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Astronomy From Your Back Yard - 6/2 to 6/8 2010

Backyard AstronomyBy Dave Grosvold

From our vantage point right now in the evenings, the Big Dipper asterism is upside down. Look above the three stars of the handle for Canes Venatici, the Hunting Dogs. This week, you can catch several bright galaxies in this area high overhead in binoculars. These Messier galaxies, named for the first astronomer who cataloged them, Charles Messier (pronounced ME-see-ay,) are challenging, but attainable. Grab a chaise lounge chair, a pair of binoculars, lay back, and spend some time scanning this area. It’s easiest to hunt out M63, M94, and M106, but M51, the Whirlpool Galaxy, is the most famous of this group, and the most difficult to spot due to its low surface brightness. Consider yourself more than a beginning observer if you can bag this one. You can view a finder chart for these galaxies by clicking on the chart thumbnail image.

Starting on Thursday evening, Mars is within 3° of Regulus in the constellation Leo. They're almost the same brightness, and make a striking color-contrast pair high in the west after dark. Follow them each evening until they reach conjunction on Sunday, June 6th, when they will be only 0.8° apart.

On Friday evening, June 4th, the Moon reaches Last Quarter at 5:13 PM CDT. The Moon doesn’t rise Friday evening until 1:00 AM or so, which gives observers a few hours of dark sky observing before it comes up and washes the sky in moonglow.

The bright Evening Star shining in the west-northwest during and after twilight is Venus. The twins of Gemini, Pollux and Castor, are above it. Venus is about as high in twilight as it will get this year in this part of the world. Venus is still a small gibbous disk in a telescope. It's so dazzlingly bright that you'll have the best telescopic views of it in the bright blue sky before sunset when the contrast is lower. After sunset, you may want to use a polarizing or neutral density filter to cut the glare. Later in the summer, Venus will be closer to Earth, and easier to view when larger and in its crescent phase.

Also this week, the faint comet C/2009 R1 (McNaught) is nearing its period of best visibility in mid-June at magnitude 7.8. Look for it low in the northeast just before the start of dawn with binoculars or a small telescope.

If you’re up to it, Saturday and Sunday morning just before dawn is a good time to catch the Moon and Jupiter rising together in the eastern sky. Just below the Circlet of Pisces, Jupiter climbs higher each week in the east-southeast during the early dawn hours. Don’t forget to try looking for Jupiter's Great Red Spot while the South Equatorial Belt is nearly invisible. Mercury can also be found very low in the east at dawn. Look for it with binoculars, below Jupiter and to the lower left.

Saturn glows high in the southwest during the evening this week. In a telescope, Saturn's rings are tilted a mere 1.7° from edge-on, their minimum tilt for the next 15 years. Look for the thin black shadow-line cast by the rings across Saturn's bright globe.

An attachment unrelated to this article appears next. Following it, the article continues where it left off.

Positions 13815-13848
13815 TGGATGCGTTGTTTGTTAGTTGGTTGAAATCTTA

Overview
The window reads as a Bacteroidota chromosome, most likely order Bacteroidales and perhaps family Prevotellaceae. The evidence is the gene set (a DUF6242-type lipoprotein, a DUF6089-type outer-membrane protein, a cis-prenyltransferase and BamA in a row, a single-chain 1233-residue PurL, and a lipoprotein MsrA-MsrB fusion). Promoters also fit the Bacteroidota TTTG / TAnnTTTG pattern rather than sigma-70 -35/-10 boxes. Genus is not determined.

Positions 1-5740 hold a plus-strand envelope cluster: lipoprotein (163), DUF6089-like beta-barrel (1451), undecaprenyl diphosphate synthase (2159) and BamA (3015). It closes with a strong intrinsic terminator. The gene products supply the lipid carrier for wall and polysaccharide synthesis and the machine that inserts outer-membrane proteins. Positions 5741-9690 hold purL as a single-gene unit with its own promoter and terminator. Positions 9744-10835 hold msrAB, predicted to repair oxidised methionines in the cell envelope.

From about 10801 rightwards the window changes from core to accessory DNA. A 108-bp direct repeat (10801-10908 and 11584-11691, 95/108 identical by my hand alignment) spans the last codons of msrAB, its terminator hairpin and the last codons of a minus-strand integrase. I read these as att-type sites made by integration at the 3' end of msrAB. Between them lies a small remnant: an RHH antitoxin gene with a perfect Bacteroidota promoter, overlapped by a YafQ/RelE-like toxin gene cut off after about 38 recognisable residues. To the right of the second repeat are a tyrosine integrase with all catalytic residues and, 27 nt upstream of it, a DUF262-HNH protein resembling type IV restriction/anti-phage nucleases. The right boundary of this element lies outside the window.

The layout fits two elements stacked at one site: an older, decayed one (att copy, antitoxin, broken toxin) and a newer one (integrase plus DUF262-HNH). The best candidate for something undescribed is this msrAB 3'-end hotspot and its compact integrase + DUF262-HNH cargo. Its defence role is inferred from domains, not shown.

The ISS (International Space Station) will make several overhead passes during the early morning hours this week. The brightest of these will occur on Sunday and Tuesday mornings, both near magnitude -3.5. On Sunday morning, look for the ISS to rise in the SW at 5:31 AM, and pass overhead at a maximum altitude of 83° at 5:33 AM in the SE before setting in the NE at 5:36 AM. A bit earlier on Tuesday morning, the ISS will rise at 4:44 AM in the SW, reach a maximum altitude of 82° in the SE at 4:45 AM, and then set in the NE at 4:48 AM. The ISS will also make passes on Saturday and Monday mornings but will only reach a maximum brightness of magnitude -1.3 on these passes.

There will also be several bright Iridium Flares this week in the early morning hours, with several reaching fairly bright magnitudes. But if you’re out and about in the evening on Thursday, June 3rd, try to catch Iridium 18 at an altitude of 63° in the eastern sky at 9:06 PM.

Check the Heavens Above website for times and positions of Iridium Flares, the ISS, and other satellites in the nighttime sky. You can also view a current finder chart for comet C/2009 R1 (McNaught) on the Heavens Above website.
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Astronomy From Your Back Yard - 5/26 to 6/1 2010

By Dave Grosvold

The Sun in hydrogen-alpha light
After an unusually long solar minimum, activity on the Sun is picking up, with sunspots and other magnetic phenomena frequency increasing. Solar activity should continue to increase until the next solar maximum, which is expected in 2013.

Solar images taken in red hydrogen-alpha light reveal much more information than the while-light images you might see through a normal solar filter. Hydrogen-alpha (Hα) light is a specific red wavelength of light produced by the emissions of the hydrogen fusion process in stars. Astronomers use a special filter that allows only light of this wavelength to pass through and be recorded either on film or by digital sensors. You might want to learn more about the Sun at the Solar and Heliopsheric Observatory (SOHO) site.